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What about frostbite?

Discussion in 'Managing Your Flock' started by trish5909, Dec 2, 2011.

  1. trish5909

    trish5909 In the Brooder

    Nov 28, 2011
    Erin, Ontario, Canada
    I've been reading all the posts on keeping chickens in winter and everyone seems to agree they can take pretty cold temperatures. Our coop is well-insulated but I'm wondering when they are at risk of frostbite when they're outside? This week it's been hovering around freezing and while our Red Sex Link (with their large single combs more prone to freezing) have been frolicking outside, our supposedly cold-hardy Chanteclers have been cowering indoors! Earlier this week it was cold, raining and windy and I kept all the birds indoors.

    We're in Southern Ontario where we experience winter temperatures averaging minus 5-10F but it's a damp cold. Maybe the solution is for some creative BYC members to knit little chicken-sized toques so they birds can enjoy fresh air all winter long??!!! (P.S. No actual chickens were forced to wear headgear during the Photoshopping of the following pictures)

    1 person likes this.

  2. six_eclectic_chickens

    six_eclectic_chickens Chirping

    Oct 2, 2011
    Rub vaseline on their comb and wattles. That takes care of it.
  3. OnBorrowedWings

    OnBorrowedWings In the Brooder

    Aug 4, 2011
  4. WoodlandWoman

    WoodlandWoman Crowing

    May 8, 2007
    I find that my chickens use their coop as a warming house in winter. As it starts to get a lot colder, they start to come inside during the day, to warm up. Later, they go back outside. I usually see this more when the high for the day is in the single digits, Fahrenheit. So, it's well below freezing for daytime highs. Highs in the teens, they're rarely in the coop. Highs below zero, they tend to stay in the coop during the day.

    It varies among chickens. Some take more cold outdoors, some less. Sometimes, it just depends on what they're used to. I think they're pretty good at figuring it out. I only really worry about very young chickens. Adults seem to be able to decide where they need to be and get there.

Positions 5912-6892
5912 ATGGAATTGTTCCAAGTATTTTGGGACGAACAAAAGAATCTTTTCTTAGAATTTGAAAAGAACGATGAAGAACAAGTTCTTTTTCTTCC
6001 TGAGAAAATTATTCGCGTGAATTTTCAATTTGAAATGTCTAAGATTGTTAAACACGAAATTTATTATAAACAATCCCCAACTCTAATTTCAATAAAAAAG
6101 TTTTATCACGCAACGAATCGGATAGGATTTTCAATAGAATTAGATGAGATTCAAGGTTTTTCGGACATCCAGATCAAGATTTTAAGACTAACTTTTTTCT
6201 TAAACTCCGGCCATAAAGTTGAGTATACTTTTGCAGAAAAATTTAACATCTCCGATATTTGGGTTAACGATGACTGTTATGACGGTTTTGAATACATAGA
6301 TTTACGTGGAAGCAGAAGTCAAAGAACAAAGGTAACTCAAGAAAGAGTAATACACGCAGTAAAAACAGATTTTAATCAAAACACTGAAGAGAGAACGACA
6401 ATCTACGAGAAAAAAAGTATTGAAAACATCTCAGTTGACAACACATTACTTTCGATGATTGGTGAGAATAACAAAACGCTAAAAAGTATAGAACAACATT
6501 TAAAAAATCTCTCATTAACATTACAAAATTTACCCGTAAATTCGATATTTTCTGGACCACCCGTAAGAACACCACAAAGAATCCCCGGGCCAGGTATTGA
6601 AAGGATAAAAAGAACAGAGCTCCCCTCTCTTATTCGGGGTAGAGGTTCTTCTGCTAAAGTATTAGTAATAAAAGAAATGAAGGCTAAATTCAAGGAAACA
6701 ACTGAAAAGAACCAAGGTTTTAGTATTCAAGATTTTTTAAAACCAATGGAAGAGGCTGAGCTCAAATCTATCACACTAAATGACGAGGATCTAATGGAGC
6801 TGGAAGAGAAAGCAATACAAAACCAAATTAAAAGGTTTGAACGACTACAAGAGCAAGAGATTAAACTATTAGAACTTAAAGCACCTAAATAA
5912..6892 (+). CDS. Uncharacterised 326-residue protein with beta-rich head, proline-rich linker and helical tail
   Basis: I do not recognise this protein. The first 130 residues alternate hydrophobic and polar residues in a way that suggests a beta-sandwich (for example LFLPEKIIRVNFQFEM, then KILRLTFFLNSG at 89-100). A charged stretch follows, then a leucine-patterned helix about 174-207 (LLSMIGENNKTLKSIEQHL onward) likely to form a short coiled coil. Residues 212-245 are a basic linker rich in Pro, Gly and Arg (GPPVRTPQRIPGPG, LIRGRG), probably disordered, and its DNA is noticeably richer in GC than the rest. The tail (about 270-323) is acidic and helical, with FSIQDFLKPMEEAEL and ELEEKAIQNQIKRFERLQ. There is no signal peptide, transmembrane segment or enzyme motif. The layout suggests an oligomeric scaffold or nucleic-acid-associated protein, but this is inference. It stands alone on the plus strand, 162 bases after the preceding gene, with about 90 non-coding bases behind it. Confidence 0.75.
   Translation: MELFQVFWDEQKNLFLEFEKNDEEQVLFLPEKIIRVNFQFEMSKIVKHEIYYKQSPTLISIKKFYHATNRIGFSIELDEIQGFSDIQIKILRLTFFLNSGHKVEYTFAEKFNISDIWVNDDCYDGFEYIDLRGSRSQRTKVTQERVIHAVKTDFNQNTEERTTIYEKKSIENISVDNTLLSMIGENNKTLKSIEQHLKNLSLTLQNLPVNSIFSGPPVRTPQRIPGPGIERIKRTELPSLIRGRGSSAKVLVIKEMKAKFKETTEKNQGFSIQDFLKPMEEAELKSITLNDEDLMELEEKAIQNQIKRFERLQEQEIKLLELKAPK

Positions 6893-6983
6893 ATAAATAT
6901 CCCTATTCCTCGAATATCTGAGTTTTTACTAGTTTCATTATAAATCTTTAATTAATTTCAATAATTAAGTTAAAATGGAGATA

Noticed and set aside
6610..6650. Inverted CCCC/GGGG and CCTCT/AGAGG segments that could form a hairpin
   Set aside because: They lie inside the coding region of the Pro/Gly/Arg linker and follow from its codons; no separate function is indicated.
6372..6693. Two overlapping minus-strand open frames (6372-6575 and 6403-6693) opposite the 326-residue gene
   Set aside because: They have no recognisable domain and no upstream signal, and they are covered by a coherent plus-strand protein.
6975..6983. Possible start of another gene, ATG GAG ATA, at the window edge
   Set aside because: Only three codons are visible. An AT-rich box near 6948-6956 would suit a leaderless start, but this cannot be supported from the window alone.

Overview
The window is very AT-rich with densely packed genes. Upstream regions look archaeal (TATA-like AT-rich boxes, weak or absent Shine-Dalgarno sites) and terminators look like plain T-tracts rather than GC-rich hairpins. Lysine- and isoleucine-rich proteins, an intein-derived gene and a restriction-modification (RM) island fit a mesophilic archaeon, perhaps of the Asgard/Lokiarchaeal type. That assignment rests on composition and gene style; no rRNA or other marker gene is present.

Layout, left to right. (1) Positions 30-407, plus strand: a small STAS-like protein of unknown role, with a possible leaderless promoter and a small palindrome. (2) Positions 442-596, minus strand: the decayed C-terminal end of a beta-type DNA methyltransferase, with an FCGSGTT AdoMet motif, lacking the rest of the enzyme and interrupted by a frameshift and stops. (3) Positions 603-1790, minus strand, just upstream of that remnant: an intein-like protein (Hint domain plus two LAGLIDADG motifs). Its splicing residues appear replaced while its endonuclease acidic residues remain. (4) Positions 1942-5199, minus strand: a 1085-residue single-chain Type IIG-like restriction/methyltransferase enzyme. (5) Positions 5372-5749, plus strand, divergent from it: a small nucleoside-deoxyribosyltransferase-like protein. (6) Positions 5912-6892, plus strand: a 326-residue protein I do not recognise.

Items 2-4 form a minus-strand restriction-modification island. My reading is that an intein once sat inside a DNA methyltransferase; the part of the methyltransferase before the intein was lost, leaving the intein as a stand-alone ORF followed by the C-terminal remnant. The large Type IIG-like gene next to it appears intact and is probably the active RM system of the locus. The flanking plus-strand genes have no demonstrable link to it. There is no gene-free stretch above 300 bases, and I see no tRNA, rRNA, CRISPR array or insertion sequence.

5. flockof4

    flockof4 Songster

    Feb 10, 2010
    Webster Groves, MO
    Love the photos and yes, vaseline on their combs and wattles will help fend off frostbite. Good luck.
  6. ChickenCanoe

    ChickenCanoe Free Ranging

    Nov 23, 2010
    St. Louis, MO
    Our weather is the same as yours. Always humid and same lows but maybe not for as long. My coops are uninsulated, I have some really big combed varieties and get very little frostbite.
    I shoot for more ventilation rather than worry about heat.

    I wouldn't keep them in because you feel cold. Let them choose. If it's too uncomfortable they'll go inside.

  7. kota1369

    kota1369 Songster

    Dec 17, 2009
    Kansas City, MO
    My weather is not as bad as yours but gets pretty nasty at times. I think they will be ok. The vasaline from what everyone says works. I personally have never felt like I needed to use it so far. My girls are in my rabbit area, so when its real cold in the day they will dig a spot in the area under the hanging cages and get warmer.
    And when it comes to your coop, you need to make sure it has enough ventalation so that there is no condinsation build up.

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